The above part focuses mostly on the internal measures that may be employed by the organisation with or without the help of a lawyer. However, the rest of the part will focus on how business organisations and lawyers/law firms put in efforts to practise Preventive Law.

    1. Collaborative approach

    The aim of Preventive Law practise is to focus on crisis management to planning. The lawyer will work more like a counsellor working closely with the client to discover the reasons behind a legal issue before it manifests. The organisations should have a paradigm shift in their mindset, ie the organisations should have a legal advisory at all time and not only at the time issues crop up. Collaboration involves an approach of involvement of a lawyer at the time of decision making thereby future risk can be mitigated to a large extent.

    1. Lawyer as a Problem Solver

    The Preventive Law postulates lawyer as a proactive problem solver and not as a litigation lawyer.  The lawyer should be a part of not just legal issues but non legal issues. It helps the lawyers to use their ability to understand the psychology of the client management for solving the issues.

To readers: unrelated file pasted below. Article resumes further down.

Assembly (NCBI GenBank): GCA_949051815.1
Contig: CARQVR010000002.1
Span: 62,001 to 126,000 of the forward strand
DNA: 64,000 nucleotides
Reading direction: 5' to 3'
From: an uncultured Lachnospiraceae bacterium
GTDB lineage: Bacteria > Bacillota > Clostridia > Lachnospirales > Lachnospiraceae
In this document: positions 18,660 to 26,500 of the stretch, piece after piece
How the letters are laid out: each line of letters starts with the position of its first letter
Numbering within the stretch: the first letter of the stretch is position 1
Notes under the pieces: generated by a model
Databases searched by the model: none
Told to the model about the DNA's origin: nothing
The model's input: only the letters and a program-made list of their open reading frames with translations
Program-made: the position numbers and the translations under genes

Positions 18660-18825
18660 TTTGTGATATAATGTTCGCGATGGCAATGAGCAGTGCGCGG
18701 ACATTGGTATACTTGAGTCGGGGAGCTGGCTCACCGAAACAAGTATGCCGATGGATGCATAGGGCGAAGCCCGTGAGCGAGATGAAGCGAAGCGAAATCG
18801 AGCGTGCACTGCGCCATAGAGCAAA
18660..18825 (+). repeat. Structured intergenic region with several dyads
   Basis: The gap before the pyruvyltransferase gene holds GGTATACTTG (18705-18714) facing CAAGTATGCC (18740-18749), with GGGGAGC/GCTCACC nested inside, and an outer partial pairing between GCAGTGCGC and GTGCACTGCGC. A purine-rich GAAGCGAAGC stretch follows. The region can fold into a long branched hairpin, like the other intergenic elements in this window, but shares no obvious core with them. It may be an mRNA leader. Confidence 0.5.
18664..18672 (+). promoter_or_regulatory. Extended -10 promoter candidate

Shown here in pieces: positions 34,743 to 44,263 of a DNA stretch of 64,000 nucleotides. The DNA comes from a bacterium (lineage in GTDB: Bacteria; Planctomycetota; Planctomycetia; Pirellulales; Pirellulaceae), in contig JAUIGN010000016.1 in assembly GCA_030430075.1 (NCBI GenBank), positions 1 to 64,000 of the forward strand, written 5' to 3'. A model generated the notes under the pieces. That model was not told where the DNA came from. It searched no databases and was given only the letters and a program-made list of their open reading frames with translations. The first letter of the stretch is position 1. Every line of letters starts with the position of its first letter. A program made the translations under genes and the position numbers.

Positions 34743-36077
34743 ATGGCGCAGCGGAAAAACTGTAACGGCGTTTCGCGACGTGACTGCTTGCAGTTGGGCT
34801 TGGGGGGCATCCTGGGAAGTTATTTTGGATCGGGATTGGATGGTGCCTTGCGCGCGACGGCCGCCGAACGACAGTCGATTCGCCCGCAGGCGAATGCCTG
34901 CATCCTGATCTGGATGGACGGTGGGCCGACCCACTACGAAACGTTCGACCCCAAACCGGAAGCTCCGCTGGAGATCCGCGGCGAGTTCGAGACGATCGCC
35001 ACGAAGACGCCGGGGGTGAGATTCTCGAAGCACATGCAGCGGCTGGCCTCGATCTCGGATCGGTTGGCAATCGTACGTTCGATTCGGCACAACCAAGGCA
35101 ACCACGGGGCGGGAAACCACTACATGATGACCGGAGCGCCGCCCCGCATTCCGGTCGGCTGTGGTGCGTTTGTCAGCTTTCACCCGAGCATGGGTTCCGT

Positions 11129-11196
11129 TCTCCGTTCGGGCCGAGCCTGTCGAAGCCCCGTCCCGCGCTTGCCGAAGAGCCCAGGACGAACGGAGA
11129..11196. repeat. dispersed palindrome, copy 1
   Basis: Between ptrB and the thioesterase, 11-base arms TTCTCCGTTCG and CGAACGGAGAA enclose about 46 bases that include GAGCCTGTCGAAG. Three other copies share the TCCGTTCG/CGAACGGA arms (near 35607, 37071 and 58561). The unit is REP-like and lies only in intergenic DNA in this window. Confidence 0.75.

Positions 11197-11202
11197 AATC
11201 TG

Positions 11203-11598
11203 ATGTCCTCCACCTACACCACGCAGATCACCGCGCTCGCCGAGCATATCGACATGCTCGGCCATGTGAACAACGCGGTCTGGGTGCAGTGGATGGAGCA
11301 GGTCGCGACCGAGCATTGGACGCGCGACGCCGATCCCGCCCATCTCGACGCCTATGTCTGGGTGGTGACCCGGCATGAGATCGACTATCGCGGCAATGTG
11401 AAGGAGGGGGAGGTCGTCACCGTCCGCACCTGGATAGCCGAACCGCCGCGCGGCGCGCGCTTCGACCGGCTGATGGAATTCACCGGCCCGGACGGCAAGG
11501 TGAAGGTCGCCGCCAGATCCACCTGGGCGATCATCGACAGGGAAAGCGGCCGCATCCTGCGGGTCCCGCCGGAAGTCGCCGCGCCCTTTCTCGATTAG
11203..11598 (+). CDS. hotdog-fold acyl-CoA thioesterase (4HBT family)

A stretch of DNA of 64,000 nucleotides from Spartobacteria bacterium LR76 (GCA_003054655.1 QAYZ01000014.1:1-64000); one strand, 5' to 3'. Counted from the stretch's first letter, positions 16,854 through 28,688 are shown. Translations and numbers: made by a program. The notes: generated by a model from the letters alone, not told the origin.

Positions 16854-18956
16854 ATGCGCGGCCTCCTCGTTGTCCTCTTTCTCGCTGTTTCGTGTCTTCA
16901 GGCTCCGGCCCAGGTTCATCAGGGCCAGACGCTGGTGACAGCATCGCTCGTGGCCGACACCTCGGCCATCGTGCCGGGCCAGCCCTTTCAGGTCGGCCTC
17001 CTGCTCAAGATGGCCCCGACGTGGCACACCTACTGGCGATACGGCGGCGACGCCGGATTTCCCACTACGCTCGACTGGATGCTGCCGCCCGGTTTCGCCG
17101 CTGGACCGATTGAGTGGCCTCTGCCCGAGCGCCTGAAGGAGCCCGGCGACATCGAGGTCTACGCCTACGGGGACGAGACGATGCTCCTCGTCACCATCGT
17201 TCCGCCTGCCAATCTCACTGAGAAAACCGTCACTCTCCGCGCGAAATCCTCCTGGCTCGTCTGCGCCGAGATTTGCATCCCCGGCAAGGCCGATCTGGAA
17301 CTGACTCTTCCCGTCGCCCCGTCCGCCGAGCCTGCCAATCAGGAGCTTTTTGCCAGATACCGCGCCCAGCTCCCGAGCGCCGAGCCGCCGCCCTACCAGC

The above points are not conclusive for an organisation in adopting a preventive law approach. However, the said approach can substantially benefit an organisation to focus more on business rather than breaking head over legal issues/liabilities.

    We at Skylegal follow the above principles to provide our client with preventive legal measures to identify, cure and mitigate their legal issues especially during these unprecedented times. The said approach has applauded by our clients not just because it is cost effective but ensures a smooth running of their business without the worry of future legal risks and compliances.

    If you would like find out more by contacting us, please feel free to write to